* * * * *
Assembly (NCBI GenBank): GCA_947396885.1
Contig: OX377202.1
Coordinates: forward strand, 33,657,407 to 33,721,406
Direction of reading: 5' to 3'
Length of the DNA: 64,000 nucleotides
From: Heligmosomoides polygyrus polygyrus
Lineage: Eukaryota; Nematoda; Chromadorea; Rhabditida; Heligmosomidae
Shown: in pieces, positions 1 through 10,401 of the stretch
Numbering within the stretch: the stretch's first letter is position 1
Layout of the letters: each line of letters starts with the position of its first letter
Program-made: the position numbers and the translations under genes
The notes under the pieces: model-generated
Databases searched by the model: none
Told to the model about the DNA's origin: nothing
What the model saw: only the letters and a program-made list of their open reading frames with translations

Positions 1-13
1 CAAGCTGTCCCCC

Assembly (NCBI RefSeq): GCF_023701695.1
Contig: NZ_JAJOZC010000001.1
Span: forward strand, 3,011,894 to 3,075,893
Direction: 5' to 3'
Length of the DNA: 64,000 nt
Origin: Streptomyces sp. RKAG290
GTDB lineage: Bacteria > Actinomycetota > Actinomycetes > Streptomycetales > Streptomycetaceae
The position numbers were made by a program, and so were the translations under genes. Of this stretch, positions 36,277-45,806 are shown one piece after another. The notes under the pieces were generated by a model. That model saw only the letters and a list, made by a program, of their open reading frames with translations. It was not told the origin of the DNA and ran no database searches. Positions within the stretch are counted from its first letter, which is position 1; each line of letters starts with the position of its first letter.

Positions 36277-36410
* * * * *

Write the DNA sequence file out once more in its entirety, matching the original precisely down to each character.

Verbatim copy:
Assembly (NCBI GenBank): GCA_947396885.1
Contig: OX377202.1
Coordinates: forward strand, 33,657,407 to 33,721,406
Direction of reading: 5' to 3'
Length of the DNA: 64,000 nucleotides
From: Heligmosomoides polygyrus polygyrus
Lineage: Eukaryota; Nematoda; Chromadorea; Rhabditida; Heligmosomidae
Shown: in pieces, positions 1 through 10,401 of the stretch
Numbering within the stretch: the stretch's first letter is position 1
Layout of the letters: each line of letters starts with the position of its first letter
Program-made: the position numbers and the translations under genes
The notes under the pieces: model-generated
Databases searched by the model: none
Told to the model about the DNA's origin: nothing
What the model saw: only the letters and a program-made list of their open reading frames with translations

Positions 1-13
1 CAAGCTGTCCCCC

Assembly (NCBI RefSeq): GCF_023701695.1
Contig: NZ_JAJOZC010000001.1
Span: forward strand, 3,011,894 to 3,075,893
Direction: 5' to 3'
Length of the DNA: 64,000 nt
Origin: Streptomyces sp. RKAG290
GTDB lineage: Bacteria > Actinomycetota > Actinomycetes > Streptomycetales > Streptomycetaceae
The position numbers were made by a program, and so were the translations under genes. Of this stretch, positions 36,277-45,806 are shown one piece after another. The notes under the pieces were generated by a model. That model saw only the letters and a list, made by a program, of their open reading frames with translations. It was not told the origin of the DNA and ran no database searches. Positions within the stretch are counted from its first letter, which is position 1; each line of letters starts with the position of its first letter.

Positions 36277-36410